Israeli coffee chain coming to NY
They turned the pampering-Burekas into 'Treat Bureka' and changed the name of the Iraqi sandwich due to political considerations. Yedioth Ahronoth magazine reporter visited Aroma just before the opening of the first branch in New York, and checked whether the coffee shop chain from Jerusalem has any chance of hitting Starbucks on its own turf
“Welcome to Aroma. Would you like to order the ‘Grilled Vegetable Mediterranean’ Sandwich or would you prefer the local ‘Treat Bureka’? ” These will be, more or less, the greeting words you will hear the next time you visit New York and are looking for something to eat that reminds you of home. Nonetheless, you will have to brush up on your English. Not only has the coffee shop chain changed part of its menu to make it agreeable to American taste buds, but it has also joined the politically correct parade when it comes to sandwich names. You’ll no longer find an Iraqi sandwich, but rather a grilled vegetable Mediterranean one.
The first branch of the Aroma chain outside Israel will open at the posh Soho area, on Houston Street, which is considered to be one of the most central and busiest streets in Manhattan. Last week, Hanoch Milevitski, manager of the New York branch, was still standing over a puddle of white paint that covered the floor, as he commanded the construction work at the huge coffee shop, which will extend over an area of 650 squared meters.
Aroma in hometown Jerusalem. Aiming for Big Apple (Photo: AP)
Within four years, the owners of Aroma hope to repeat its Israeli success, and dot the map of the US with dozens of coffee shops, to operate by franchise. In order to alleviate the bureaucratic procedures, Aroma – USA, controlled by Yariv Shefa, was established as a subsidiary of Aroma – Israel. In two-month time another branch will open in Toronto, Canada, and during the following year branches are expected to open also in California and Florida.
Competing with Starbucks
For the past four years, the owners of Aroma have conducted market research, taste tests and financial research to try and predict the chain’s integration in the American market and get it running with minimal mistakes. Ernst & Young was hired for the mission and began developing a strategy for local activity.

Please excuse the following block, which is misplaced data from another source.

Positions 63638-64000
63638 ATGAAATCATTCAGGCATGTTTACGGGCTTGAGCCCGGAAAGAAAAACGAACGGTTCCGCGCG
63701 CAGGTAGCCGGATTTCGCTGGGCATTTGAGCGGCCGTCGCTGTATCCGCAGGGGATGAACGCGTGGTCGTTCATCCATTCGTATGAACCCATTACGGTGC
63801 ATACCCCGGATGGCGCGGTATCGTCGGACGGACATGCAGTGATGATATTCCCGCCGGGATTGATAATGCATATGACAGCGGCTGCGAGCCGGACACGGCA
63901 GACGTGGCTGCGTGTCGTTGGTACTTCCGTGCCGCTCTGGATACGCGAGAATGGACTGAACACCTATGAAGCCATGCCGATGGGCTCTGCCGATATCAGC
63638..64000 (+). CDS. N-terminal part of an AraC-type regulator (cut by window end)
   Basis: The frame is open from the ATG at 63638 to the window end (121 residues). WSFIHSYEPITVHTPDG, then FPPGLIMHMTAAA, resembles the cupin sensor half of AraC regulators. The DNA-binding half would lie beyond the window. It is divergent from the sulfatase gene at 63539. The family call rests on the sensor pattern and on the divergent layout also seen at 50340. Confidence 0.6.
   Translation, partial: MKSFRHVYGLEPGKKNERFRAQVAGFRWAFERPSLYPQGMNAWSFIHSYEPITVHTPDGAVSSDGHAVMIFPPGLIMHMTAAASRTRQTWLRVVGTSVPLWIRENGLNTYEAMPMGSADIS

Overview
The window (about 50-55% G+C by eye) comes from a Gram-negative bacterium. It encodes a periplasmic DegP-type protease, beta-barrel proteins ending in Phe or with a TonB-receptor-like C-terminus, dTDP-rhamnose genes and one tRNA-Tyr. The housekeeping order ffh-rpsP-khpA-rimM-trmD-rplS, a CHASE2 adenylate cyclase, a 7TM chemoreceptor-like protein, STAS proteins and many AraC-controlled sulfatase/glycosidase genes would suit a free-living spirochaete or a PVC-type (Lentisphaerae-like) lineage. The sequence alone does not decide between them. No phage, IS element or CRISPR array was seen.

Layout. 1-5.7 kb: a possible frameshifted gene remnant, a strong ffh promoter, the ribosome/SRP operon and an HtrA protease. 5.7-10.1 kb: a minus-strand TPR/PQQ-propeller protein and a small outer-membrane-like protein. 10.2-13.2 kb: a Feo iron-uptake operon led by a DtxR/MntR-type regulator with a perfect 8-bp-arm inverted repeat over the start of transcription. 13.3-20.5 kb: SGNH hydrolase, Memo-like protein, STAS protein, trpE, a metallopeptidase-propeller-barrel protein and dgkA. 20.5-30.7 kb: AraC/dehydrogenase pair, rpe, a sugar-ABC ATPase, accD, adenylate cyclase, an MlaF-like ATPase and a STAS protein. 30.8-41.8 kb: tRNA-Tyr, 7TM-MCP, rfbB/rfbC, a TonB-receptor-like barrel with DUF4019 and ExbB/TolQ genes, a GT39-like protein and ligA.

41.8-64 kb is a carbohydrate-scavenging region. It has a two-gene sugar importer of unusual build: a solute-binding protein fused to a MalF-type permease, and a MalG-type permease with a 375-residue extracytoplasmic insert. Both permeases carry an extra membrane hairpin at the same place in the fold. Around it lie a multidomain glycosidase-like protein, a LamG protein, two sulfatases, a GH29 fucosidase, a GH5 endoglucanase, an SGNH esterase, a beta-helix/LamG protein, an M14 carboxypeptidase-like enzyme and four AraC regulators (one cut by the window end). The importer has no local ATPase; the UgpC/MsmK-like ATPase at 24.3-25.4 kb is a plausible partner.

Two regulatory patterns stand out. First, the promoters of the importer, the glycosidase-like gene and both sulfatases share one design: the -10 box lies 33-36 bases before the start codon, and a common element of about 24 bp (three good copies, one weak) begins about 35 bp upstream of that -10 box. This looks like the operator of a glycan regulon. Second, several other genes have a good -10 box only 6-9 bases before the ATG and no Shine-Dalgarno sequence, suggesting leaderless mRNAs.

“We have examined not only the American coffee market, but also the drinking habits of the average American and the changes that have taken place in the consumption habits since Starbucks became the leading chain in the market,” says Milevitski. “We discovered that whereas once the average American was willing to pay a buck for a coffee cup, today he does not hesitate to spend four dollars on a cup of coffee, after Starbucks has educated him to do so.”
Mentioning Starbucks in one breadth with Aroma is not a new thing for the managers of the chain. Even before the first cappuccino was made with foam at the branch, there is talk in Aroma about the desire to grow, develop and give an appropriate answer to the huge Starbucks chain. The goal is to open 40 branches that will join the 72 Israeli branches in a few years.
The huge financial investment may turn the coffee shop tables around, should the American Aroma turn out to be a failure. The total investment in opening the first branch amounts to USD 1.6 million. The coveted location had its price, and the partners paid yearly rental fees of USD 300,000 for the flagship shop.
No Hebrew menu
The visit to New York branch will be similar in many respects to a visit to an Aroma branch in Israel. The decoration of the branch is a crossbreeding of the chain’s original design in Israel with some New York style touches. The dominant colors are red-black-white, and the coffee shop’s space is decorated like a red spaceship with a rounded ceiling, red bricks and round chairs.